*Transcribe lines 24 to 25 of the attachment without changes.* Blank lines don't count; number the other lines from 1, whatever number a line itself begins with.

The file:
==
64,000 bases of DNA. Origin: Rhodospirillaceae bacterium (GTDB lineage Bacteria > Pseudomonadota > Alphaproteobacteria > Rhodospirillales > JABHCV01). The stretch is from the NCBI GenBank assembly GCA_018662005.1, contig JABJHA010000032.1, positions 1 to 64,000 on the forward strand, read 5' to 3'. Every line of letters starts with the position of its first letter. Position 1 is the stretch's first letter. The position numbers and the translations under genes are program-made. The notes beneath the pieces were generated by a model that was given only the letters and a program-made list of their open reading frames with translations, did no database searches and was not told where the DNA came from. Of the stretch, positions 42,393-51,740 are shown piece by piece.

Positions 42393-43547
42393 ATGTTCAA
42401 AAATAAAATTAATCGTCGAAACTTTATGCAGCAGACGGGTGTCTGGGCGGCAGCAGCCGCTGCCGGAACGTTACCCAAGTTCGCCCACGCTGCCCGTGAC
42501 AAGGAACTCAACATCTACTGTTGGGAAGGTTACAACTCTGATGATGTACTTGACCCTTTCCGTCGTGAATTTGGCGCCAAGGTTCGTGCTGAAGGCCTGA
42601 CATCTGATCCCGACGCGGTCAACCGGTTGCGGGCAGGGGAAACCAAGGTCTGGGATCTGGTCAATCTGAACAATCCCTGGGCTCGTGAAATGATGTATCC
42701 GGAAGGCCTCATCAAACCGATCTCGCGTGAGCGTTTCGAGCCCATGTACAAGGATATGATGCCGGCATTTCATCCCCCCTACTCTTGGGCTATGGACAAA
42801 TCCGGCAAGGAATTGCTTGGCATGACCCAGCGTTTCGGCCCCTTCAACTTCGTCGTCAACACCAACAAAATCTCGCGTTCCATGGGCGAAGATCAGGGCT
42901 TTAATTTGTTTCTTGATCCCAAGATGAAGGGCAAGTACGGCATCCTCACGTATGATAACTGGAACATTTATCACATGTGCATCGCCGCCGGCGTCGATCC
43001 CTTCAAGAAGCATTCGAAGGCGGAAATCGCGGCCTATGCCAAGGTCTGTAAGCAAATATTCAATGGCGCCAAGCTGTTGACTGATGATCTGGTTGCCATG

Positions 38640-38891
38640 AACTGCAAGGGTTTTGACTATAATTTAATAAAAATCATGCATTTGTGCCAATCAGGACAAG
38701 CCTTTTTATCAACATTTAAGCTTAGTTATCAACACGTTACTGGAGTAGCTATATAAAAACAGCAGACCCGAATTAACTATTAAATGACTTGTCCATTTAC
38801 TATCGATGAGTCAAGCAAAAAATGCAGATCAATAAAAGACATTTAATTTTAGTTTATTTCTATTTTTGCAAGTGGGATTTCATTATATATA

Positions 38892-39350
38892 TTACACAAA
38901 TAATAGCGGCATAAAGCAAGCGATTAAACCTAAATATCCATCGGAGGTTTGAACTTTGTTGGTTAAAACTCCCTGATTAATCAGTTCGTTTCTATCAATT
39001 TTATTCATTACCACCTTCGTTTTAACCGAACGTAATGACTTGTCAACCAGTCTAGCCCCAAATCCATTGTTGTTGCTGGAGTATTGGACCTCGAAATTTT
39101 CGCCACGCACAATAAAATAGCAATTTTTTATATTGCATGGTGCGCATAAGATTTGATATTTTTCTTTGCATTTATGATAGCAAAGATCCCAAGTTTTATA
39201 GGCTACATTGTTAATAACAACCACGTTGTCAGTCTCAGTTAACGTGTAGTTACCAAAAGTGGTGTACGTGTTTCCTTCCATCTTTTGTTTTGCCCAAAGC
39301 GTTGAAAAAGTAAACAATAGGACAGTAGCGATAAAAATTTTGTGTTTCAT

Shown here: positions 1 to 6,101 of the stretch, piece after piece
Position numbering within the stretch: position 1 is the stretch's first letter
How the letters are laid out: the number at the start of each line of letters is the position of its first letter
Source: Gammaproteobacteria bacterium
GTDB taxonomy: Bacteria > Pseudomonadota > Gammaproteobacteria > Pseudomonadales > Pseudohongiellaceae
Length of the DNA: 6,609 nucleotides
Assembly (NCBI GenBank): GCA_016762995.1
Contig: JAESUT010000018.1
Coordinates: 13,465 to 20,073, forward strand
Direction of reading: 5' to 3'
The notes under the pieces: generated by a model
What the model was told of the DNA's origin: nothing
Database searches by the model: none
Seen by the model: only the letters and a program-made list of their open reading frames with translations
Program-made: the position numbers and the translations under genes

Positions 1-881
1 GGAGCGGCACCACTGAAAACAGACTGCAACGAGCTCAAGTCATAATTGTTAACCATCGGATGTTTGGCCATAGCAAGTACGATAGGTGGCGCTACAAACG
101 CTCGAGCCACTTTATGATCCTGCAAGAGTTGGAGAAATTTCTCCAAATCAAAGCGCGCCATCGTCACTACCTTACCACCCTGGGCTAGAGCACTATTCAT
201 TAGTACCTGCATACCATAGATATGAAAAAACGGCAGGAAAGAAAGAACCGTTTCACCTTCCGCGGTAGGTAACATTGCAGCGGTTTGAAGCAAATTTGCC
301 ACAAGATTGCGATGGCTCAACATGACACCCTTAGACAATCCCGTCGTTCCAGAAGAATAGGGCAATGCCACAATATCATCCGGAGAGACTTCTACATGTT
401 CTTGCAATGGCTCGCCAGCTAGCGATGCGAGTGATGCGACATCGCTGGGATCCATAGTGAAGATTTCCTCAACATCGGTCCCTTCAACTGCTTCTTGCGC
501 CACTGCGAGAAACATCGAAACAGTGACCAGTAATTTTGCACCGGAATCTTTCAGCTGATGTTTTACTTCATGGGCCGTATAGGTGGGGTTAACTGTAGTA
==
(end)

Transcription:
How the letters are laid out: the number at the start of each line of letters is the position of its first letter
Source: Gammaproteobacteria bacterium